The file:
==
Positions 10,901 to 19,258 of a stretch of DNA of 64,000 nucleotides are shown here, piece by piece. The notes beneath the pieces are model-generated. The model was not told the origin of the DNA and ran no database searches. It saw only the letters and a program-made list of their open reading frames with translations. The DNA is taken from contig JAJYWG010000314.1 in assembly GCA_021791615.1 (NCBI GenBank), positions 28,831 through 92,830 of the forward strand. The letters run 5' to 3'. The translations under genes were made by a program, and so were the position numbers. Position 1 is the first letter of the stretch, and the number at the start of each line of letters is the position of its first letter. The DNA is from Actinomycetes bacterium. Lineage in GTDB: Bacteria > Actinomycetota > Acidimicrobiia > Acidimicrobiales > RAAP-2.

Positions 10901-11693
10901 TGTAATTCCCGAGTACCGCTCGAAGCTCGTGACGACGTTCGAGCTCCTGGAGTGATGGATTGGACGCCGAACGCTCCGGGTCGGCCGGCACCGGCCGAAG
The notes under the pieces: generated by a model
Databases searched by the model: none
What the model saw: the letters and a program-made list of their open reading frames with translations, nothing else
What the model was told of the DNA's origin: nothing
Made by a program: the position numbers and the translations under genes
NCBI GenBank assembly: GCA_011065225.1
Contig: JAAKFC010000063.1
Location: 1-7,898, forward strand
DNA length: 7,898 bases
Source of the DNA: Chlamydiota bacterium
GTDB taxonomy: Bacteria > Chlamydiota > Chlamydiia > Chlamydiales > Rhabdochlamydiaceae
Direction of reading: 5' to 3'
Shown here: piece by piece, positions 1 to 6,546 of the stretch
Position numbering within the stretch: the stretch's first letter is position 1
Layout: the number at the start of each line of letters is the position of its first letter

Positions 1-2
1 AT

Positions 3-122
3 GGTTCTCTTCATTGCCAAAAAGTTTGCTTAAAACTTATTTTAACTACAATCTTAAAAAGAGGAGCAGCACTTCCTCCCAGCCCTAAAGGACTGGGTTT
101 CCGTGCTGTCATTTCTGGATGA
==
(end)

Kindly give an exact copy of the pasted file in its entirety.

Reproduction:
Positions 10,901 to 19,258 of a stretch of DNA of 64,000 nucleotides are shown here, piece by piece. The notes beneath the pieces are model-generated. The model was not told the origin of the DNA and ran no database searches. It saw only the letters and a program-made list of their open reading frames with translations. The DNA is taken from contig JAJYWG010000314.1 in assembly GCA_021791615.1 (NCBI GenBank), positions 28,831 through 92,830 of the forward strand. The letters run 5' to 3'. The translations under genes were made by a program, and so were the position numbers. Position 1 is the first letter of the stretch, and the number at the start of each line of letters is the position of its first letter. The DNA is from Actinomycetes bacterium. Lineage in GTDB: Bacteria > Actinomycetota > Acidimicrobiia > Acidimicrobiales > RAAP-2.

Positions 10901-11693
10901 TGTAATTCCCGAGTACCGCTCGAAGCTCGTGACGACGTTCGAGCTCCTGGAGTGATGGATTGGACGCCGAACGCTCCGGGTCGGCCGGCACCGGCCGAAG
The notes under the pieces: generated by a model
Databases searched by the model: none
What the model saw: the letters and a program-made list of their open reading frames with translations, nothing else
What the model was told of the DNA's origin: nothing
Made by a program: the position numbers and the translations under genes
NCBI GenBank assembly: GCA_011065225.1
Contig: JAAKFC010000063.1
Location: 1-7,898, forward strand
DNA length: 7,898 bases
Source of the DNA: Chlamydiota bacterium
GTDB taxonomy: Bacteria > Chlamydiota > Chlamydiia > Chlamydiales > Rhabdochlamydiaceae
Direction of reading: 5' to 3'
Shown here: piece by piece, positions 1 to 6,546 of the stretch
Position numbering within the stretch: the stretch's first letter is position 1
Layout: the number at the start of each line of letters is the position of its first letter

Positions 1-2
1 AT

Positions 3-122
3 GGTTCTCTTCATTGCCAAAAAGTTTGCTTAAAACTTATTTTAACTACAATCTTAAAAAGAGGAGCAGCACTTCCTCCCAGCCCTAAAGGACTGGGTTT
101 CCGTGCTGTCATTTCTGGATGA